They dealt with emergencies ranging from endangered fishing boats to walkers cut off by the tide and broken down jet-skiers.
A total of 1055 people were rescued by the Royal National Lifeboat Institution's volunteers last year – 29 more than the previous high of 1026 in 2006.
Lifeboats launched from the country's 46 stations on 1008 occasions and overall the crews spent the equivalent of 643 days on service and on exercise.
The busiest station for the second consecutive year was Broughty Ferry, near Dundee, with 103 launches and 37 people rescued.
Queensferry, beside the Forth Bridge, launched 66 times and rescued 163 people, the highest among Scotland's inshore stations.
Last year was notable for a large number of rescues during darkness, with 386 "shouts" undertaken at night.
While the number of fishing vessels requiring help fell from 143 in 2011 to 122 last year, people on land requiring help rose, from 142 to 226.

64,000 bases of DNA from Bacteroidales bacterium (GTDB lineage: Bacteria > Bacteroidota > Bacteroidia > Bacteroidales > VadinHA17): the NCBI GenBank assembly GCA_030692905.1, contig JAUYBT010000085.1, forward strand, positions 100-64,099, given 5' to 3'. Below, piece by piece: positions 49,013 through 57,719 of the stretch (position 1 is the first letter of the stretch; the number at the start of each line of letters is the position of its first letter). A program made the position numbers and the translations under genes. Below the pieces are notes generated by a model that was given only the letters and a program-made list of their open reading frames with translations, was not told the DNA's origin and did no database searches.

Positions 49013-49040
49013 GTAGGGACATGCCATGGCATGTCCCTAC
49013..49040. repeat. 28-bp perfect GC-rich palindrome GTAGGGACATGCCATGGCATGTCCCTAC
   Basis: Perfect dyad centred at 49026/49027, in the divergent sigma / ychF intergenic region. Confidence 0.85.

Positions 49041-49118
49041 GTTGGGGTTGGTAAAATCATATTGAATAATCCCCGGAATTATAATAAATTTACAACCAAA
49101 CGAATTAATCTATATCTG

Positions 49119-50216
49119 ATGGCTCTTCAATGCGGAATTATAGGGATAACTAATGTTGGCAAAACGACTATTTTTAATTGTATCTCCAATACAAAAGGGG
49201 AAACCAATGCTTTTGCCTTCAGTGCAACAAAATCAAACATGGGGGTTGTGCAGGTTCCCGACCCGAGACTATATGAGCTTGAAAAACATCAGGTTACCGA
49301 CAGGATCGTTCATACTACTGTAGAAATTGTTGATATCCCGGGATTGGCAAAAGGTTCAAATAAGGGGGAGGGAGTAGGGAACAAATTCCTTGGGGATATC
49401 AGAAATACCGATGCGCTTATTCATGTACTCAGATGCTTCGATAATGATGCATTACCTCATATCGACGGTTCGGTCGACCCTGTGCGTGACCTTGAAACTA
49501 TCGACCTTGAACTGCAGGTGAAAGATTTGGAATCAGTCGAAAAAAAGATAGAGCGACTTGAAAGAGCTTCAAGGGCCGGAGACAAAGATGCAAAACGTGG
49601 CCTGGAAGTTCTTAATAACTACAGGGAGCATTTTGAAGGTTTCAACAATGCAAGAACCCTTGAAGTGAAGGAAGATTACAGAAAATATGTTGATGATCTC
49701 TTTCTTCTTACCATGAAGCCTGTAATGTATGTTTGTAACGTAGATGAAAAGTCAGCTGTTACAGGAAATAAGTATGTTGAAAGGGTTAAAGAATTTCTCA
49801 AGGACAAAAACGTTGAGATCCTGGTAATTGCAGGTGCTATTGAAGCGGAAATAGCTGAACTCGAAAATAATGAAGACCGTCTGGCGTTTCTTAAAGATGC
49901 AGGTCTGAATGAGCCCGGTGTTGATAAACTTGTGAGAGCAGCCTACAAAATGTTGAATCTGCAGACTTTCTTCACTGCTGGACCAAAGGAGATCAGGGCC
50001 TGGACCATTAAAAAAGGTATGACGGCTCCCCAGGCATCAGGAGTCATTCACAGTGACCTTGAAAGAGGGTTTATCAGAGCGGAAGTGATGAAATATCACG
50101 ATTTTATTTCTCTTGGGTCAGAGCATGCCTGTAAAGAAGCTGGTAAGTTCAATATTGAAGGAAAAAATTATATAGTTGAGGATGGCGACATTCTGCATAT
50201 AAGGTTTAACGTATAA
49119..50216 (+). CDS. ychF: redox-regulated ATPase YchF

This includes people stuck on an island, cliff, rocks, mud and shoreline. People cut off by the tide doubled from 35 to 72.
Arbroath was the sixth-busiest station with 41 launches, a rise of 10 on the previous year.
The launches included the rescue of two jet-skiers who spent more than two hours with a broken jet-ski in freezing waters in late November.
Daylight was fading fast when the Arbroath crew heard the men whistling and shouting for help.
Gavin Smith and Ben Thomson, two fathers from Dundee, returned to the station to thank the crew.
Mr Thomson said: "I just want to express my thanks to the crew as without them I don't know if I would be here today."
Meanwhile, Anstruther lifeboat was at sea for 628 hours on emergency calls.
The RNLI's newest Scottish station, at Leverburgh on Harris, was called out on emergencies on 11 occasions and rescued 25 people, including two youngsters, after opening on a trial basis in May.